Lena Collienne

Fred Hutch Cancer Center (Computational Biology)
"Spaces of Discrete Time Trees"
Many algorithms for phylogenetic tree inference navigate treespace to find trees that are optimal according to some criterion. Though some software packages aim to reconstruct a distribution of trees rather than a single best tree, there is a lack of tools to analyse such distributions or samples thereof. In order to develop statistical methods for analysing distibutions over treespace, different ways of defining proximity of trees in treespace have been proposed, each of which provides a different definition of a metric space containing all possible trees. These definitions of treespace depend on the type of trees considered, for example time trees where branch lengths represent times, which we will focus on in this talk. Gaining insights into the timing of evolutionary events is important in many applications including cancer and virus evolution, which is why some software, including the popular BEAST packages, infer phylogenetic trees with timing information. In this talk we will discuss why the choice of treespace (or distance measure) should depend on the application. In particular, we consider a definition of treespace for discrete versions of time trees, which have integer-valued branch lengths. Our definition of a metric space for trees is based on tree rearrangement operations that take times of internal nodes, i.e. evolutionary events in the tree, into account. Distances in these spaces can be computed efficiently, which leads us to discussing further properties of this distance measure and how it can be used in practice.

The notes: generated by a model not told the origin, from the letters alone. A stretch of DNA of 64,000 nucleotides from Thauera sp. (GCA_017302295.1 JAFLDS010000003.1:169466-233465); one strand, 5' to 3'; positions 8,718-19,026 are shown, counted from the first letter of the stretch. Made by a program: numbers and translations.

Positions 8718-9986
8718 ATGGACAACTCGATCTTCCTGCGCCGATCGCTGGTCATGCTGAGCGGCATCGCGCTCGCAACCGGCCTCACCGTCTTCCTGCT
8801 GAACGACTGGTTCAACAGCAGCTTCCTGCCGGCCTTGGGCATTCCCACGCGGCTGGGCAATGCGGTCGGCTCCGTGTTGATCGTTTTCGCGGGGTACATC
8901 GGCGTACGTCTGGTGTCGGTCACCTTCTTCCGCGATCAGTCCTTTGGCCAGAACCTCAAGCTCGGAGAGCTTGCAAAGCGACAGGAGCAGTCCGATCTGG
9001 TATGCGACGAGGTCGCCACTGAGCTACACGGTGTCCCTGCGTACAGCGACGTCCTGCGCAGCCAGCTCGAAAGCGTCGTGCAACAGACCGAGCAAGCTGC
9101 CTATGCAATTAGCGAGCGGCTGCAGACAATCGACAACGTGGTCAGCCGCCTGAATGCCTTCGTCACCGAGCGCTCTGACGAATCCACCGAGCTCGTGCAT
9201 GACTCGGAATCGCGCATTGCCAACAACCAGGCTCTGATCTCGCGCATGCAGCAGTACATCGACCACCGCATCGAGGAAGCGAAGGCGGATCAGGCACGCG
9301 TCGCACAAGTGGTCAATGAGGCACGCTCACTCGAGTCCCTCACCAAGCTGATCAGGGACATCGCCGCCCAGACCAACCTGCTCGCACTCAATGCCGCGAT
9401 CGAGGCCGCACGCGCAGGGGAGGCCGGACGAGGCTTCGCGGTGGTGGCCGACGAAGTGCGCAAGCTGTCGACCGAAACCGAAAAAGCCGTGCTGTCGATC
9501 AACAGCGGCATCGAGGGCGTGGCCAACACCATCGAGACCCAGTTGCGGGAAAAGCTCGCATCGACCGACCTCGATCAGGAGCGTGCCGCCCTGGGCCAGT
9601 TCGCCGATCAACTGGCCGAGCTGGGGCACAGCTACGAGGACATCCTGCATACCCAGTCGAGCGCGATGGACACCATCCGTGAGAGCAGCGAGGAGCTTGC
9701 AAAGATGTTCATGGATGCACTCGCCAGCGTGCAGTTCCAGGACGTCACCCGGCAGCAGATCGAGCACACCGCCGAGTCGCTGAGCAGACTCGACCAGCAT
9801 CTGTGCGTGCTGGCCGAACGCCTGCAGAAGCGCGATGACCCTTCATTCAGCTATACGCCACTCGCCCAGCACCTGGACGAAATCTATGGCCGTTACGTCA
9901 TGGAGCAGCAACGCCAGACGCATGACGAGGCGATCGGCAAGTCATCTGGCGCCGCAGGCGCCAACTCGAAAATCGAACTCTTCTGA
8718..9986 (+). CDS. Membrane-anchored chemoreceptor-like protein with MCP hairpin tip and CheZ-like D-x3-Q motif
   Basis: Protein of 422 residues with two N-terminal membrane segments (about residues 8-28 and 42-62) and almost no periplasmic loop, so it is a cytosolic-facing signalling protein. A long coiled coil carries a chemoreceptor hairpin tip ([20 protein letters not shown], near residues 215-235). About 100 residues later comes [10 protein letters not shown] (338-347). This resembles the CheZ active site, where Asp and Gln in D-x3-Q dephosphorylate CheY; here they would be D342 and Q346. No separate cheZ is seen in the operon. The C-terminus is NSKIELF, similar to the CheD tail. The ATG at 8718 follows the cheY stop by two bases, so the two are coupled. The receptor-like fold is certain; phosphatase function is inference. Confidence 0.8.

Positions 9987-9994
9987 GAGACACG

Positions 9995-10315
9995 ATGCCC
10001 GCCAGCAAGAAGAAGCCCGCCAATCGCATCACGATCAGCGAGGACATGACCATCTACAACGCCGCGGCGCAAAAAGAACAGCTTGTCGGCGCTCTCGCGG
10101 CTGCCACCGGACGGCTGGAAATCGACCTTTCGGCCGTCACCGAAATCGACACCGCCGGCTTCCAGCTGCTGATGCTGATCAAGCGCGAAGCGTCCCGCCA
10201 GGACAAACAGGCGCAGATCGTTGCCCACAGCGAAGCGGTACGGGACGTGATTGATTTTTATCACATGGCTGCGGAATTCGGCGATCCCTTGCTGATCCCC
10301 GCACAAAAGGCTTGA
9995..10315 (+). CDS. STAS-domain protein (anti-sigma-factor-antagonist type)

Tandy Warnow

University of Illinois Urbana-Champaign (Computer Science)
"New methods for very-large scale maximum likelihood tree estimation"
Maximum likelihood estimation of phylogenetic trees is one of the basic analytical steps of many biological research projects involving evolutionary questions. With increasing amounts of sequence data, the interest in estimating large phylogenies, with up to hundreds of thousands, or even millions of sequences, is increasing. Yet these estimations are challenging, since maximum likelihood is NP-hard and standard heuristics (employed in leading software, such as RAxML-ng and IQ-TREE) are not designed for these ultra-large datasets. Recent work in my lab has produced alternative strategies based on divide-and-conquer for ultra-large maximum likelihood tree estimation that show potential to enable better results on very large datasets. Among these approaches are the 'Disjoint Tree Merger' methods (originally introduced by Erin Molloy) that operate in three stages: the input sequences are divided into disjoint sets, a tree is estimated on each set, and then the trees are merged into a tree on the full set using auxiliary information computed from the input. These Disjoint Tree Merger methods have strong theoretical guarantees (e.g., statistical consistency is maintained) and surprisingly good empirical performance on large datasets. In this talk I will present our progress using this approach on large biological datasets, and discuss future directions.
Additional authors: Paul Zaharias, Muséum National d’Histoire Naturelle, Paris France Minhyuk Park, University of Illinois Urbana-Champaign